Since 1977, on or around 29 November every year, the United Nations has commemorated the International Day of Solidarity with the Palestinian People.
The date was chosen because of its significance for the Palestinian people. On this day in 1947, the UN General Assembly adopted Resolution 181, later known as the “Partition Resolution”, which provided for the creation of a “Jewish State” and an “Arab State” in Palestine, with Jerusalem as the corpus separatum subject to a special international regime. Of the two states envisaged in that resolution, only one has so far been created: Israel.
The current situation of the Palestinian people is a disgrace to the international community. Occupation, apartheid and the lack of solutions to their situation only benefit the extremism in the area, which perpetuates the current situation, which involves the slow-motion annihilation of Palestinian rights. Israel practices a policy of fait accompli, with the criminal indifference of the international community, if not outright cooperation.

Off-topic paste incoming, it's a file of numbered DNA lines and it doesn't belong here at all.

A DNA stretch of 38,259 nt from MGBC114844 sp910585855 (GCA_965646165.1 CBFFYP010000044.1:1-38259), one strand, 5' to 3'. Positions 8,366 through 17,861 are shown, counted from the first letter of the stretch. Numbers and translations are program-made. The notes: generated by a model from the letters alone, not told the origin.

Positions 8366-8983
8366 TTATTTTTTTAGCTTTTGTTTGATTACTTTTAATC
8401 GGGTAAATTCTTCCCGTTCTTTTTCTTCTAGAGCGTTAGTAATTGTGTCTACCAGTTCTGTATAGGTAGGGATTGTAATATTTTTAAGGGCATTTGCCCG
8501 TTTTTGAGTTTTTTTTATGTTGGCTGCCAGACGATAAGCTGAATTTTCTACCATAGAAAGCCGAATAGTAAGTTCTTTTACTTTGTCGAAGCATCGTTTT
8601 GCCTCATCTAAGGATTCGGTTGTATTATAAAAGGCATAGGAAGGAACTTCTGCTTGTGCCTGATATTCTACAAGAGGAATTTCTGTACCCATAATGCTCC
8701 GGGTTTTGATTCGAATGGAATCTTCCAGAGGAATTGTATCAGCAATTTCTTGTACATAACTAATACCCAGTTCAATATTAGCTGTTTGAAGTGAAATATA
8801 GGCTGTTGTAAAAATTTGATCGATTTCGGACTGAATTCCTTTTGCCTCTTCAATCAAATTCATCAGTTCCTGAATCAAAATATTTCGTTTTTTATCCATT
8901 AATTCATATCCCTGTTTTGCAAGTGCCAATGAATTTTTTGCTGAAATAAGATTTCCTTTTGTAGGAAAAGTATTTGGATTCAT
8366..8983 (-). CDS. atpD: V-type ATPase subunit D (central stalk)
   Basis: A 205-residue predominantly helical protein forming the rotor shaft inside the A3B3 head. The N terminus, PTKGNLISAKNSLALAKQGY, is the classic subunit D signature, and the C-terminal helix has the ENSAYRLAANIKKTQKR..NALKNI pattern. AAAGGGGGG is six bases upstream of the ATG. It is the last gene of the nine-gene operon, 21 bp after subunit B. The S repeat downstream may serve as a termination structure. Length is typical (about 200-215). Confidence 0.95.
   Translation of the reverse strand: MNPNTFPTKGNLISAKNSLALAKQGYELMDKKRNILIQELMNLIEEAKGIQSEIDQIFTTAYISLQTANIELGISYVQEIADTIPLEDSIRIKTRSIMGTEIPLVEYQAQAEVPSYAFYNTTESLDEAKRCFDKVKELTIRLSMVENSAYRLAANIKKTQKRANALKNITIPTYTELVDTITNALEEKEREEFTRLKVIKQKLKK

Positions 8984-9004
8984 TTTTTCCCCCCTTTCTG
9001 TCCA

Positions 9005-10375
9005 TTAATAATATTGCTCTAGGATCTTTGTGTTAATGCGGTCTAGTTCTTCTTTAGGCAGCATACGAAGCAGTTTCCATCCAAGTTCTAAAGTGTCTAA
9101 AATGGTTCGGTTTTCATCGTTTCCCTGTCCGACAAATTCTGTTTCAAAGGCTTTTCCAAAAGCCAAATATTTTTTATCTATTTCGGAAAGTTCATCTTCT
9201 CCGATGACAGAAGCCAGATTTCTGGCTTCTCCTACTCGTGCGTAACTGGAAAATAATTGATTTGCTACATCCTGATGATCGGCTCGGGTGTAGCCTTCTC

This Day provides an opportunity for the international community to focus attention on the fact that the question of Palestine is still unresolved.
In 1975, the Committee on the Exercise of the Inalienable Rights of the Palestinian People was established with a mandate to advise the Assembly on programmes aimed at the exercise of the inalienable rights of the Palestinian people, including self-determination without external interference, national independence and sovereignty, and the return to their homes and properties from which they were evicted.
The Committee’s mandate is also to “offer its cooperation and support to Palestinian and other civil society organisations”. In line with this mandate, a network of more than 1000 civil society organisations from all regions of the world active on the Palestinian question has been established over the years.